Science! Makes joinery a little more selective now… Thanks!

  33. Norman Boyes on April 3, 2022 at 6:31 pm

    Great tests.👍 It would be good if you could update and revise with a Festool Domino joint.👍

  34. Loren Zachary on April 3, 2022 at 6:31 pm

    There are several misconceptions. None of the joints failed in shear, fail at the joints by bending. Shear failure would be failing by movement of the joint horizontally. Bending is the mode of failure.The joints left side is pulling up, tension. while the left side is in compression. Putting joint material at the middle of the vertical piece does not help because they are in the area of zero stress, so they little strength in bending. The joint will be stronger is the dowels are far left. The left side needs help at the very far left of the joint. A dowel or pocket hole close to the end will be stronger.

  35. Poppy Palais on April 3, 2022 at 6:33 pm

    The pocket hole one looked like the wood underneath broke. Good to know pretty much any joint other than the butt one is okay.

  36. Matthew Lee Studio on April 3, 2022 at 6:33 pm

    Great video! I’m curious how a bolted joint with cross dowel would compare. I’m building a storage rack and want them open on the back so the joint needs to take the diagonal load.. was the half lap at end of wood or in center?

  37. Deeeps on April 3, 2022 at 6:33 pm

    I was just going to do these test myself but you just saved me 5 hrs of my life ill never get back. Thanks

  38. CtrlAlt Debug on April 3, 2022 at 6:35 pm

    Lap joint is the best. If it was full width, it might have reached 1000 pounds!

  39. Engr. Mohammad Azharul Islam on April 3, 2022 at 6:41 pm

    Thanks for the excellent video

  40. Hayden Hoodless on April 3, 2022 at 6:42 pm

    You got balls being that close to that much pressure aiming for failure. Good video though.

  41. chicox37 on April 3, 2022 at 6:43 pm

    This is a very good video. I star with pocket hole, now I use lap joints. I want to see more videos like this, very useful.

  42. Grumpy OldMan on April 3, 2022 at 6:43 pm

    Although you have put your hydraulic cylinder close to the joint, it’s still somewhat above it, so you’re putting a side load on the joint — thus it is not getting a pure shear load. If the point of contact was higher, the values that you found would be less (leverage) and if you moved the contact point closer to the joint, the values would be higher. To get a pure shear load, you would need a board with the joint on both ends and then your hydraulic cylinder would need to situated so that it was providing an equal force along the enter length of the board. I do not think you would get the same sort of splits on the M&T and dowel joints that way. To so such a test though, you’re going to need a more powerful cylinder (or at least a gauge that goes to a higher value).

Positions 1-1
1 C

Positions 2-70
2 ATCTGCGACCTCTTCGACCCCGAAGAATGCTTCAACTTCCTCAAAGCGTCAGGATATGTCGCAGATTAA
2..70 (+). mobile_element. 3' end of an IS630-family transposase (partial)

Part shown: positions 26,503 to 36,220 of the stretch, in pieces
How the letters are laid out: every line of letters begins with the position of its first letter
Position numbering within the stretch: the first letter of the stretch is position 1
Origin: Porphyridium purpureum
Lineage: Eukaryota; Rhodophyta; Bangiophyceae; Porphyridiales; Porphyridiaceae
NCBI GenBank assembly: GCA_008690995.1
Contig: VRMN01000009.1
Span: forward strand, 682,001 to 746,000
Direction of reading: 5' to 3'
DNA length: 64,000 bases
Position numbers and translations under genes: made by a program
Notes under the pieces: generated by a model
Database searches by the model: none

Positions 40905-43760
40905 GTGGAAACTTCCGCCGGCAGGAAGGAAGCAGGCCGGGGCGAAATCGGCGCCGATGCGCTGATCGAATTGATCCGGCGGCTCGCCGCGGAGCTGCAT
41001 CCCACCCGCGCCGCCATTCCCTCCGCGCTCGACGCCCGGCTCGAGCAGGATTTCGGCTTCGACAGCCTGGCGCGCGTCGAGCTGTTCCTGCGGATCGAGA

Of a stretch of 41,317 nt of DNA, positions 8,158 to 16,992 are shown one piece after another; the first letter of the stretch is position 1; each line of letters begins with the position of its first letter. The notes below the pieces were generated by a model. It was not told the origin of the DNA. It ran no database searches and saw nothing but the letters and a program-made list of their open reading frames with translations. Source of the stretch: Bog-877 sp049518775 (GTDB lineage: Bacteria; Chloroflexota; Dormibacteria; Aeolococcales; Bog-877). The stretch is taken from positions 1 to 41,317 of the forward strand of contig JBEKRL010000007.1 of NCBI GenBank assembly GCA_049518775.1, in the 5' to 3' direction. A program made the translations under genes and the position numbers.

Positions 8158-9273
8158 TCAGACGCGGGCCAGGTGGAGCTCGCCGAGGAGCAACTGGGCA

43. Stelios Posantzis on April 3, 2022 at 6:44 pm

    Great information but what I see in common with all these tests is that the joint is always aligned with the strongest direction of the wood grain. There 2 more joint alignments of practical interest but no-one seems to bother testing them. I presume that would be because they are of inferior strength. There are cases though where they have to be used.

  44. Potato on April 3, 2022 at 6:45 pm

    The only thing different I wish about this test, I wish there were three test of each.

  45. ray on April 3, 2022 at 6:48 pm

    Damn I didnt know dowels were so strong

  46. John Terdik on April 3, 2022 at 6:51 pm

    How about testing the Domino

  47. Carver Parkes on April 3, 2022 at 6:53 pm

    Excellent tests. Thanks, just what I needed to know. Now that we have done some transverse testing it would be good to get results for some longitudinal/tensionional/pullout tests

  48. Vincent on April 3, 2022 at 6:54 pm

    Thank you

  49. Boybibs Bandes on April 3, 2022 at 6:57 pm

    fair test so far.

  50. it_only_counts_on_fly on April 3, 2022 at 7:00 pm

    Excellent, thank you Colin